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Pityriasis Rosea




Pityriasis rosea is an acute, self-limited eruption of oval, scaly papules and plaques with a distinctive morphology. Females are affected more often than males, and it most common in teenagers and young adults. Pityriasis rosea peaks in the spring and fall seasons. The most probable cause has been attributed to reactivation of human herpesvirus (HHV-6 and HHV-7).

Pirytiasis rosea begins with a single lesion known as a “herald” patch, usually located on the trunk. This initial lesion is an erythematous, oval plaque with a collarette of scale inside the border. Approximately 1-2 weeks after the appearance of the herald patch, a characteristic rash appears on the torso that follows the lines of cleavage in a “Christmas tree” pattern. Pityrias rosea may be accompanied by pruritis.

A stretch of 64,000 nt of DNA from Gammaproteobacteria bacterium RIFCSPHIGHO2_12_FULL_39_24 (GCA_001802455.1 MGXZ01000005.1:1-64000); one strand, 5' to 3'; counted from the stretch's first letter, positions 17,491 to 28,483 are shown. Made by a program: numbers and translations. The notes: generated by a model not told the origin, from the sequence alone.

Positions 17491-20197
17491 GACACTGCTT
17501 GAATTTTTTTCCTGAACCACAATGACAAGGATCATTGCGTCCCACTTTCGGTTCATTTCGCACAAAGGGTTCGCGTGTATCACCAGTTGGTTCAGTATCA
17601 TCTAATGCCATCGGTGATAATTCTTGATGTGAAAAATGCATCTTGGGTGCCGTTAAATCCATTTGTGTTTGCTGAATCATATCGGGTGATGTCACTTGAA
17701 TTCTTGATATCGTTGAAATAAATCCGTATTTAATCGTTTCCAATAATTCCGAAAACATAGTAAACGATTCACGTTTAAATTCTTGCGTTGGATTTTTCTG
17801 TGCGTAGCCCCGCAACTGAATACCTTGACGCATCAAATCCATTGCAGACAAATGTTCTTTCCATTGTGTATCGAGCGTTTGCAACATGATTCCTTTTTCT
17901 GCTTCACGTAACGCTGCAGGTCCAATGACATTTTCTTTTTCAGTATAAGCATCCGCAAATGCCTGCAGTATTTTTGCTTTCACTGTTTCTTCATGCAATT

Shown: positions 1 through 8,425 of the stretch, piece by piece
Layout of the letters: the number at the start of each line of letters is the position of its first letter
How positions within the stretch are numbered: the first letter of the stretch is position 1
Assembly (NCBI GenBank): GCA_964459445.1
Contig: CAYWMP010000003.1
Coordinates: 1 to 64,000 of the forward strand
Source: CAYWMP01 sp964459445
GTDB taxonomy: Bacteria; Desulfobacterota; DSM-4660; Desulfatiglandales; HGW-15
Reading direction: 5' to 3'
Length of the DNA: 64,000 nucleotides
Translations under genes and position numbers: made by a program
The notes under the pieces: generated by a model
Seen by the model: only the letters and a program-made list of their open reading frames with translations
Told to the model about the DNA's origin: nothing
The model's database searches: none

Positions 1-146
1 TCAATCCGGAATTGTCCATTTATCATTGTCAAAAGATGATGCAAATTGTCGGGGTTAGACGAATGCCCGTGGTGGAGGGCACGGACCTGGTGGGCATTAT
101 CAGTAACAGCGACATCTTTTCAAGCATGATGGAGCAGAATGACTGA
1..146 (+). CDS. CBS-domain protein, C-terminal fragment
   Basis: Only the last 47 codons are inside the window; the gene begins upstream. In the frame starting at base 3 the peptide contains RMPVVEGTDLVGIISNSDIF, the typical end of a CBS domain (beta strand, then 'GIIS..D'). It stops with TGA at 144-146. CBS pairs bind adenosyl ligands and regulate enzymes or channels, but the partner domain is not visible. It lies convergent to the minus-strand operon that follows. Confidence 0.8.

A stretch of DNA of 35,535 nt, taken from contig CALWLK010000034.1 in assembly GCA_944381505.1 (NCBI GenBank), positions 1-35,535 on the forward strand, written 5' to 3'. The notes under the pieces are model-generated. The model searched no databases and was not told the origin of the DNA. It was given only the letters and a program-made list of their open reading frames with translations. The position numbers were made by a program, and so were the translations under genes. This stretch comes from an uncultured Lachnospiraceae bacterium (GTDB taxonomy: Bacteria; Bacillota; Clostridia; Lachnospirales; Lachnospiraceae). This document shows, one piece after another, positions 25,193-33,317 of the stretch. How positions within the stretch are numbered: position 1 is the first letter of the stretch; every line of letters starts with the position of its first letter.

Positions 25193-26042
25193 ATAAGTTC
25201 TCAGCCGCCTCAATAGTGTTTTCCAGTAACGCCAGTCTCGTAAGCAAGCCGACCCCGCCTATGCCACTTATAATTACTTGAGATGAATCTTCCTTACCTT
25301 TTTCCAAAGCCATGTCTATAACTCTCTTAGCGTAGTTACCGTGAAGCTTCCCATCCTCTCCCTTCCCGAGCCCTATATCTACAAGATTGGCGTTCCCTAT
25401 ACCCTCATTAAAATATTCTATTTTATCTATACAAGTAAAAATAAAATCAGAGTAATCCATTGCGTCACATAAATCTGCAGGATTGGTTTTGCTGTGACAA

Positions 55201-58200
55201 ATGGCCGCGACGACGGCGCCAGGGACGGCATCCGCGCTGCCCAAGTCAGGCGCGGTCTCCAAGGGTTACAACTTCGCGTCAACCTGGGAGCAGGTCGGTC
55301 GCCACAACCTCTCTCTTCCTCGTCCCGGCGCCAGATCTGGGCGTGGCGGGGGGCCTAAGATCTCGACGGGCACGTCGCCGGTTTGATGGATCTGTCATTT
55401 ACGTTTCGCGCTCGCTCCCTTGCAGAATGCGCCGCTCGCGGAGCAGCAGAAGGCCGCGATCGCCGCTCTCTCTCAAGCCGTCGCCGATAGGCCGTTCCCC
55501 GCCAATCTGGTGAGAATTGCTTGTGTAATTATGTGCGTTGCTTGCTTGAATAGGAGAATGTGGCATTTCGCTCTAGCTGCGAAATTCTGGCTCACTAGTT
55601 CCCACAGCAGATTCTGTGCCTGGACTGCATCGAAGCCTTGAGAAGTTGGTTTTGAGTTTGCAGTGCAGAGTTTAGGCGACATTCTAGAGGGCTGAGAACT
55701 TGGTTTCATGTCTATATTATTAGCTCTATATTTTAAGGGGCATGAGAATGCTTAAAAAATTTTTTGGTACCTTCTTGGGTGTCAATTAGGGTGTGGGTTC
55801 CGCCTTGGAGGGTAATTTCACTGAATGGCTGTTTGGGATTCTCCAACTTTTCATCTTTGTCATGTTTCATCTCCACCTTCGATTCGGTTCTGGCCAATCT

The condition resolves spontaneously in about 6 weeks often requires no treatment. Sunlight or UVB phototherapy may help the lesions disappear faster if started during the first week of eruption. Lotions, oral antihistamines, and/or topical glucocorticoids may be given for itching.